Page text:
Finally, as a practical and policy matter, regulation of Internet telephony would be problematic. It would be virtually impossible, for example, for the FCC to regulate as carriers those companies that merely sell software to end users, or to require the ISPs segregate voice and data packets passing through their networks for regulatory purposes. Rather, VON software could more appropriately be compared to unregulated customer premises equipment (CPE), like telephone handsets, which facilitate calling but do not themselves carry calls from one party to another. Moreover, although ACTA claims that Internet telephony unfairly deprives interexchange carriers of revenues, others argue that these services provide valuable competition to incumbent carriers. The existing systems of access charges and international accounting rates, to which long-distance carriers are subject, are both inefficient artifacts of monopoly regulatory regimes. If circuit-switched long-distance carriers are paying excessive and inefficient rates as a result, the best answer is to reform those rates rather than attempting to impose them on other parties.
The FCC should consider whether to exercise its preemption authority in connection with Internet telephony. ACTA has submitted a petition, similar to its FCC filing, to the Florida Public Service Commission. In addition, the Nebraska Public Service Commission staff recently concluded that an Internet telephony gateways service operated by a Nebraska ISP was required to obtain a license as a telecommunications carrier. If federal rules governing Internet telephony are problematic, state regulations seem even harder to justify. As discussed below in section D, there is a good argument that Internet services should be treated as inherently interstate. The possibility that fifty separate state Commissions could choose to regulate providers of Internet telephony services within their state (however that would be defined), already may be exerting a chilling influence on the Internet telephony market. Netscape, in its comments on the ACTA petition, argued that the Commission should assert exclusive federal jurisdiction and preempt states from regulating Internet telephony.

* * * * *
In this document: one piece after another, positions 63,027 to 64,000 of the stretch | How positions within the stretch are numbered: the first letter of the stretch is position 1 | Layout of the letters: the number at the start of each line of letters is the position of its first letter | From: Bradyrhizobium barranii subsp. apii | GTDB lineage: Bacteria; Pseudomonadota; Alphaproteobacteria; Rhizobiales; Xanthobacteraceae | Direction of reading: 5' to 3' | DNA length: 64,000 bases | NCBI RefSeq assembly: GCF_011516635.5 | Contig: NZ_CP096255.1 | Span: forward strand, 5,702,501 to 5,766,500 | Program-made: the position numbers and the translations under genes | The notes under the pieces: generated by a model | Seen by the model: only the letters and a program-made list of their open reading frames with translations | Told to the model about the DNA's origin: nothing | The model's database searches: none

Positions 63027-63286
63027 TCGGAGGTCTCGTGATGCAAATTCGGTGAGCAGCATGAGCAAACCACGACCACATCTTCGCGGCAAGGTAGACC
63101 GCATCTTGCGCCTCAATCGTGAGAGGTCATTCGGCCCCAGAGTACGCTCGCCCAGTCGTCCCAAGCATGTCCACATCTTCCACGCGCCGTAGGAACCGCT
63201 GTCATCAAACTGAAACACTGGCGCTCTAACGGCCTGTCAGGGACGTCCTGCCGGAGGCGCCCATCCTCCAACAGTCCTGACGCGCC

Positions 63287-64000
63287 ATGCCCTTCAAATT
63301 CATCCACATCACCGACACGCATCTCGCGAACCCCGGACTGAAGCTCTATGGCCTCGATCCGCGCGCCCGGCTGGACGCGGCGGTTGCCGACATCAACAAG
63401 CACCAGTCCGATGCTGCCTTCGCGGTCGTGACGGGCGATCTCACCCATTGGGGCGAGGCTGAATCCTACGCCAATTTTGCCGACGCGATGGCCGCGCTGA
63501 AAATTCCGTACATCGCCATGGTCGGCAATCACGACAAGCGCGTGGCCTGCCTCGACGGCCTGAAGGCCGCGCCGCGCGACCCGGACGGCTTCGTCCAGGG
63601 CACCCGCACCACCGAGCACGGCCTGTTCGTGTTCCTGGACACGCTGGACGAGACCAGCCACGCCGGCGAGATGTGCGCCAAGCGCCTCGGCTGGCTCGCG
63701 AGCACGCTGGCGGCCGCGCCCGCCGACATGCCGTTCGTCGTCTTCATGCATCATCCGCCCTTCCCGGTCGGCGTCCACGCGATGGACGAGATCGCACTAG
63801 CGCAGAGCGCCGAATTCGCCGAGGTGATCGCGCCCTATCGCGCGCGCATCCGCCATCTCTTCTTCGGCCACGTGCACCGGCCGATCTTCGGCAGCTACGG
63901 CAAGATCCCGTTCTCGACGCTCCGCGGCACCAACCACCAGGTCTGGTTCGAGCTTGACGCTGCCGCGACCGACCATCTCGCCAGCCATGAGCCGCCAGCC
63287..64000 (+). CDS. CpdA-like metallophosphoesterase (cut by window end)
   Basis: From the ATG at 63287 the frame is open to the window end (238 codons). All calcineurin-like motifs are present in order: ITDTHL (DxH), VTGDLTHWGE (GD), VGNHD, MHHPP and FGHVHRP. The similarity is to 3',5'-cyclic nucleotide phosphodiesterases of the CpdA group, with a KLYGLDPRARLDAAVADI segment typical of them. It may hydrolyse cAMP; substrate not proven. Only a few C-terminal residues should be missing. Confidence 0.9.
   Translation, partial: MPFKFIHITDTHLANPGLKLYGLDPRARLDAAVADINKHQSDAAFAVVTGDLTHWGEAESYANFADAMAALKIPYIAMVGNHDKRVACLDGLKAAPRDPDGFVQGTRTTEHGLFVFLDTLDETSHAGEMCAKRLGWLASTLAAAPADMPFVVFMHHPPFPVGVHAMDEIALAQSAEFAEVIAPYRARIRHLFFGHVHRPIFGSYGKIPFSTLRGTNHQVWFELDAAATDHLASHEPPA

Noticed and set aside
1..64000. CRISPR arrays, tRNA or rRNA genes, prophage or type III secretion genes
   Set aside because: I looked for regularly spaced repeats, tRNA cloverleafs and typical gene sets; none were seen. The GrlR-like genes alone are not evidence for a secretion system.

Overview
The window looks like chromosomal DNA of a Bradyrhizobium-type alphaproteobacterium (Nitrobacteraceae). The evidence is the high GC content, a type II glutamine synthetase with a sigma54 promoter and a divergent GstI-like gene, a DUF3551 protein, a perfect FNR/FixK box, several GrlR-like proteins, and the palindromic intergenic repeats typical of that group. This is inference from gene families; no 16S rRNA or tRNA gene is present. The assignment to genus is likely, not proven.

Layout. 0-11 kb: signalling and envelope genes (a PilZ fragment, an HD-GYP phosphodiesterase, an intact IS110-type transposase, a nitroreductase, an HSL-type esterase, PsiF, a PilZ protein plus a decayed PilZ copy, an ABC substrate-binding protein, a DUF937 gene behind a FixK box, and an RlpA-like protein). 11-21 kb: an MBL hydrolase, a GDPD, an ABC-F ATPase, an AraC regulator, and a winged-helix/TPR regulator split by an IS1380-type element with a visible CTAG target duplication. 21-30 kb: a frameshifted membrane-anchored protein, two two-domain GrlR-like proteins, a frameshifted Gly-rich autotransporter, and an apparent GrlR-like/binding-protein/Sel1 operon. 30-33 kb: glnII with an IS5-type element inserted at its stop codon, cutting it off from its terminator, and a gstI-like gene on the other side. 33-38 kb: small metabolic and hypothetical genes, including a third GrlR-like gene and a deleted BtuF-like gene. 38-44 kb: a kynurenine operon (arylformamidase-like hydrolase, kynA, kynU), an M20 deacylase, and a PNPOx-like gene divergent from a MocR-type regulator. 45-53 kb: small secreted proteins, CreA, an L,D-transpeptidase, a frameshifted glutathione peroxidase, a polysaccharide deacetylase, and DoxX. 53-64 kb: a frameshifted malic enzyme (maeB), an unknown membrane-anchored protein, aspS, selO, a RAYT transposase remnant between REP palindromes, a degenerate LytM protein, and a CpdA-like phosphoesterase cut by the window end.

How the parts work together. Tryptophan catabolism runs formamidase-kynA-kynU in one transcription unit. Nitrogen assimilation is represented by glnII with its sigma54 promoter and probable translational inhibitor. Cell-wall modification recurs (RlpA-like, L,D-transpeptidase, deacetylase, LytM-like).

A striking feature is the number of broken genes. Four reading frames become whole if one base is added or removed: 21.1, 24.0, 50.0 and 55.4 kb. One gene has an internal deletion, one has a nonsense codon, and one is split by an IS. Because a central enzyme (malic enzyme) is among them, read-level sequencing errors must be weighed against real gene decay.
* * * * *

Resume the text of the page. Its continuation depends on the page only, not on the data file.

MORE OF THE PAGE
|ACTA Petition: a.k.a. Provision of Interstate and International Interexchange Telecommunications Service via the "Internet" by Non-tariffed, Uncertified Entities||Pending: Comment period has closed but it may still be possible to express your opinion pursuant to the FCC's Ex Parte Rules.|